They not only kill instantly but also leave behind radiation that lasts for years and results in large- scale human fatalities.
It is not that the dangers of nuclear weapons as well as nuclear waste produced by nuclear reactors and nuclear energy plants are not well known to almost everyone.
And there is the question of accidents at nuclear power plants and reactors.
Who can forget the panic caused by the Chernobyl nuclear accident that took place in 1986?
Then there was the Fukushima Daiichi nuclear disaster in 2011. These are but two of the almost 100 nuclear accidents that have been recorded since the first atomic bomb was dropped in 1945. Still, it is not as though nothing is being done in this regard.
The U.N., through its various agencies, has succeeded in banning the test of nuclear bombs in the atmosphere.
And Germany, which was affected adversely by the radiation from the Chernobyl nuclear disaster, is to phase out all its nuclear power plants by 2022 following anti- nuclear protests by the people. But this is far from enough.
World at Peace
And last week, the Japanese Prime Minister Shinzo Abe expressed remorse over Japan’s role in the Second World War.
The Americans, however, have never apologized for dropping the atomic bombs over Hiroshima and Nagasaki.
Still, neither the Japanese Prime Minister’s regret nor an American apology ( if it ever comes) will be enough to wipe off the indescribable human suffering (and environmental degradation) that the world experienced because of the wars and the use of atom bombs.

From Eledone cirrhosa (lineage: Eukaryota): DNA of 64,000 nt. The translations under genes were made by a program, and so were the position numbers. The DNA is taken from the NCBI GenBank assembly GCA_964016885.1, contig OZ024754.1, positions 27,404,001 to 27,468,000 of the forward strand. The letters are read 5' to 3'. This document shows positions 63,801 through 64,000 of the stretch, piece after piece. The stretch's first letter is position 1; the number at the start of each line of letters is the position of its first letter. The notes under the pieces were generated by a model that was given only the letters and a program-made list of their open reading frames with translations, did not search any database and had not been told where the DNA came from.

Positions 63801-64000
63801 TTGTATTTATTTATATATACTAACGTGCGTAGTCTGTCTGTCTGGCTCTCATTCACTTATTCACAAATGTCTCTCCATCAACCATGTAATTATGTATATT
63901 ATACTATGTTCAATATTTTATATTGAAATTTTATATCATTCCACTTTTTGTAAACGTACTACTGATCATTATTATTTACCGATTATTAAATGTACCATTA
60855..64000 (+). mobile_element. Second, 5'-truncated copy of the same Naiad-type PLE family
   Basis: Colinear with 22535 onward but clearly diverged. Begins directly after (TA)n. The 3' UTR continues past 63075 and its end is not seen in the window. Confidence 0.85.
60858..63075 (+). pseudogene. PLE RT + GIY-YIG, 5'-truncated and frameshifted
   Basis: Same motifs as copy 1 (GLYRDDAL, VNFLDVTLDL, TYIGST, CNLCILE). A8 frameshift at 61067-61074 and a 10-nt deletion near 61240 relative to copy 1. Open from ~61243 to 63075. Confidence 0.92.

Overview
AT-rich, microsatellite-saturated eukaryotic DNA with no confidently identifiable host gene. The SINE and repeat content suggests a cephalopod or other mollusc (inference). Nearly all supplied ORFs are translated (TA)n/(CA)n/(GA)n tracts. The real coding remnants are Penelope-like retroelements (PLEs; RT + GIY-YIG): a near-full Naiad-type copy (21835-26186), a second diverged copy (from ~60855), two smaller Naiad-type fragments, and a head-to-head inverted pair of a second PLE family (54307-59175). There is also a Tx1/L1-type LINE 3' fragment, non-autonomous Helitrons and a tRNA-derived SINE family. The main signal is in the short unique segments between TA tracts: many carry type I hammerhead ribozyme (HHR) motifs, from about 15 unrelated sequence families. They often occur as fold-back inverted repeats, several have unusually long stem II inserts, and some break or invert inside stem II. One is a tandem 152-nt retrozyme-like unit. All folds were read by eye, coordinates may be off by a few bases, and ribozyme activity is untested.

The need of the day is to ensure that no wars ever take place whether such a war be a minor civil strife conducted on flimsiest of grounds or a global one conducted for what warring factions perceive to be major issues.
A total and complete disarmament should be the ideal goal.
But such a target might seem to be too idealistic in a world that sees conflicts of one kind or the other almost every day of the year in one part of the world or the other.
Nonetheless, it is a goal worth striving for by peace loving people everywhere.
And while it must be the goal of all global organizations to aim for total disarmament, the destruction of all nuclear weapons must be the first step toward realizing such an idealistic goal.
Nepal lies in between two countries that have nuclear weapons and are operating nuclear reactors.
They are also planning on building large-scale nuclear power plants. Not far away from us, Pakistan also possesses nuclear weapons. The danger these nations pose to Nepal is self evident and yet we remain silent about the ever growing threat not merely to this country but to the entire region.
And we have our enlightened leaders to thank for discarding the pursuit of the Zone of Peace proposal that was supported by over 100 countries.
Maybe they think it is better for us to become a zone of conflict rather than that of peace.
Our government, must do its bit to make this world a better place, which means a world without wars and deadly nuclear weapons — a world at peace.